Kansas legislator arrested after wild rant, altercation at Wellsville school

GOP Rep. Samsel faces charge of misdemeanor battery

Rep. Mark Samsel, R-Wellsville, was arrested on a charge of misdemeanor battery following an incident while serving as a substitute teacher in the Wellsville district. (Pool photo by Evert Nelson/Topeka Capital-Journal)
Rep. Mark Samsel, R-Wellsville, was arrested on a charge of misdemeanor battery following an incident while serving as a substitute teacher in the Wellsville district. (Pool photo by Evert Nelson/Topeka Capital-Journal)

TOPEKA — Rep. Mark Samsel was arrested on a charge of misdemeanor battery for a physical altercation with a Wellsville student while engaging in bizarre classroom rants about the wrath of God, masturbation and sex, and teen suicide, officials said Friday.

The Wellsville Police Department and Franklin County Sheriff’s Office launched an investigation after receiving a report of Samsel’s alleged conduct Wednesday from school district administrators. Samsel, a Republican from Wellsville and an attorney who works as a high school sports official in the region, was arrested Thursday and released on bond.

“Student safety has and always will be our first priority,” said Wellsville superintendent Ryan Bradbury. “At this time, we are prevented from commenting further on this situation.”

He said the district’s lack of public comment was not a reflection of a lack of transparency, but a responsible interpretation of privacy laws preventing detailed disclosures.

Samsel didn’t respond to a request for comment, but information about Samsel’s interactions with secondary school students was disclosed as students began sharing recordings of the substitute teacher.

Samsel, 36, spoke on one recording to students about masturbation and procreation. He warned he was growing angry and on the verge of unleashing the power of God on students, who chuckled and gasped as he lectured them.

“Do you believe me when I tell you that God has been speaking to me?” he said. “Do you? I could put the wrath of God on you right now because that’s what He tells me to do.”

Samsel was recorded telling students they had permission to kick a male student. In response, a student yelled: “Come on, let’s line up.” The battery charge apparently stemmed from Samsel grabbing a male student and hitting a student in the groin.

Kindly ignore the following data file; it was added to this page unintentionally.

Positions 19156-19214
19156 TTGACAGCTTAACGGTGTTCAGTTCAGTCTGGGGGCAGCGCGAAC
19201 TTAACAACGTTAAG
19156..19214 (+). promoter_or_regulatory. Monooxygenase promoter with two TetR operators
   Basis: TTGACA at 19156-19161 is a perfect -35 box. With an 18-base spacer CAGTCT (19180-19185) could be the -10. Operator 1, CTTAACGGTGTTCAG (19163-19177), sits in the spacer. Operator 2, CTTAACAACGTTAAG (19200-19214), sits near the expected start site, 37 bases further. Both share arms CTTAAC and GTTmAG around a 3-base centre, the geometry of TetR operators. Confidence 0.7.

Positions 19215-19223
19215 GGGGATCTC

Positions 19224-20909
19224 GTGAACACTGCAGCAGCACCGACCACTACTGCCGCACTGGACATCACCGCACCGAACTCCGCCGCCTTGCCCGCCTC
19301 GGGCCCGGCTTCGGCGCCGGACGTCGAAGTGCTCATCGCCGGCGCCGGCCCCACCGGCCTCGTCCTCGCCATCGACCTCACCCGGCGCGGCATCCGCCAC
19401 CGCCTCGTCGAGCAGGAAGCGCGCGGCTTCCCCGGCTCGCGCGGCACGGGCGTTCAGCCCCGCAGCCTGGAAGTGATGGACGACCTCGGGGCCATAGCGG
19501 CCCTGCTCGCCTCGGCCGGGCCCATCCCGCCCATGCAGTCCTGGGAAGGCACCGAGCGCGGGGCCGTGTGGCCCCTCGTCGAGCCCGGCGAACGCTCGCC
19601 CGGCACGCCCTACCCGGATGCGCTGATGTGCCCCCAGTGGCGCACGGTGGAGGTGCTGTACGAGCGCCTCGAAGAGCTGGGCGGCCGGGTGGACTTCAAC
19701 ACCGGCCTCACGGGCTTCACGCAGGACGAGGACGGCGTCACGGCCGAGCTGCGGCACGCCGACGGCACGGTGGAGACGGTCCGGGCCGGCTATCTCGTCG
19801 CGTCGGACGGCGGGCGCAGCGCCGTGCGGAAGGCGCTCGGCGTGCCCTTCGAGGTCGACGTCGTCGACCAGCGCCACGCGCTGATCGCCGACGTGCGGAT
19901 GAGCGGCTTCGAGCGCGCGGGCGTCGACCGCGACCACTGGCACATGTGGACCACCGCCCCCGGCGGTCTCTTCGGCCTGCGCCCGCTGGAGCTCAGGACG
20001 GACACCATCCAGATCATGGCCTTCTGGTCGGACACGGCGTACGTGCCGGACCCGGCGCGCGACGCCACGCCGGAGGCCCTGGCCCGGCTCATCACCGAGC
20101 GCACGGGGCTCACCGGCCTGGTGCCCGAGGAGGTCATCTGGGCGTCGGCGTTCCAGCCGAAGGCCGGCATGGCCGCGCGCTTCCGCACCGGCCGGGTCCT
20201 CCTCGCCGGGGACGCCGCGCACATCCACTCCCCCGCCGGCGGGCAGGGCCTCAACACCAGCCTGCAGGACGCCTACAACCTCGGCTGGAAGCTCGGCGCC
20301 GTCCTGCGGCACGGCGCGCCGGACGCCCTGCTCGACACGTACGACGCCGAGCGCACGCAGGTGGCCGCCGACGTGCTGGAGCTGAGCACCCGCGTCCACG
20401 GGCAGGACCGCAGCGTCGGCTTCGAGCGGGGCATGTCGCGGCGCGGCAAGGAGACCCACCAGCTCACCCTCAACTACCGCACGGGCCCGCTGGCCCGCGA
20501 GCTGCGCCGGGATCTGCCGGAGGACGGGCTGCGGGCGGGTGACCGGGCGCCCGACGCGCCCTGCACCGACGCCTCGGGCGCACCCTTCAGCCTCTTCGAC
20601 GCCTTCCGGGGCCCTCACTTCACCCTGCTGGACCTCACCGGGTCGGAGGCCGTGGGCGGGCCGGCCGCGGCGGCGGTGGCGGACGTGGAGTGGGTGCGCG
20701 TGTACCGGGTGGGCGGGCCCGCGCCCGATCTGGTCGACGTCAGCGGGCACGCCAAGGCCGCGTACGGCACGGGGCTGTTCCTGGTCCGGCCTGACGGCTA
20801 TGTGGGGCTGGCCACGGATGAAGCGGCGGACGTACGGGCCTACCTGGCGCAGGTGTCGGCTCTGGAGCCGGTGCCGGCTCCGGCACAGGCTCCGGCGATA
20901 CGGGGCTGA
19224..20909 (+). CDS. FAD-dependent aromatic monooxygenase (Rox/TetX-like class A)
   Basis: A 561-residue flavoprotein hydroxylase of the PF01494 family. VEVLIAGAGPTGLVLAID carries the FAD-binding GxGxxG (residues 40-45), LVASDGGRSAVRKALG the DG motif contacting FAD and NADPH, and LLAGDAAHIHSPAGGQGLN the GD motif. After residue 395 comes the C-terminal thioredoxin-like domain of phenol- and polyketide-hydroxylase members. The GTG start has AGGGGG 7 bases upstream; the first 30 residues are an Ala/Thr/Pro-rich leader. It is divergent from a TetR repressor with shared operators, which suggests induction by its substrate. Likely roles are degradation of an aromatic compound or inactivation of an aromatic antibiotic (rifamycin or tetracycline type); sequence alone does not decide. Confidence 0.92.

Samsel told students the Bible was a collection of stories edited by people distracted by the Devil.

In addition, the recordings reveal Samsel delved into the personal story of a student who attempted suicide because his parents were women.

“Listen. I said both of his parents are female. He’s a foster kid. His alternatives in life were having no parents or foster care parents who are gay,” Samsel said. “What’s my point? My point is the kid has tried to kill himself three times and he’s one of the best kids on the planet. How do you think I’m going to feel if he commits suicide?”

Samsel has represented since 2019 District 5 in the Kansas House, which covers an area extending into Franklin, Anderson, Linn and Miami counties. He’s a member of the House committees on education, judiciary, energy and financial institutions.

In February, Samsel delivered a speech on the House floor about the dangers of criminalizing “a routine act” between a husband and wife. His comments came during consideration of a bill that would remove a spousal shield to charges of sexual battery. Samsel voted against House Bill 2120, which would make it a crime for one spouse to touch the other with the intent to arouse sexual desires without consent. It passed the House 110-13.

“To me, it gets to what does the sanctity of marriage mean?” Samsel said. “And I’m single, so I’m not the best person to speak to this. But when you do get married, what does that mean? And what implied consent are you giving?”

“My concern,” he said, “is we are triggering ethical obligations for what would seemingly be a routine act between man and woman.”

Samsel voted against Senate Bill 55, which would ban transgender girls and women from participation on girls’ and women’s sports teams in Kansas schools and colleges. The measure was approved by the House and Senate, but vetoed by Gov. Laura Kelly. Samsel said he was concerned about retaliation against Kansas if the bill became law.

“I don’t like being bullied by anybody either. But there’s serious risk if this thing gets passed into law that we will lose the NCAA March Madness tournament in Wichita, Kansas City, other parts of the state,” Samsel said.

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Tim Carpenter
Tim Carpenter has reported on Kansas for 35 years. He covered the Capitol for 16 years at the Topeka Capital-Journal and previously worked for the Lawrence Journal-World and United Press International. He has been recognized for investigative reporting on Kansas government and politics. He won the Kansas Press Association's Victor Murdock Award six times. The William Allen White Foundation honored him four times with its Burton Marvin News Enterprise Award. The Kansas City Press Club twice presented him its Journalist of the Year Award and more recently its Lifetime Achievement Award. He earned an agriculture degree at Kansas State University and grew up on a small dairy and beef cattle farm in Missouri. He is an amateur woodworker and drives Studebaker cars.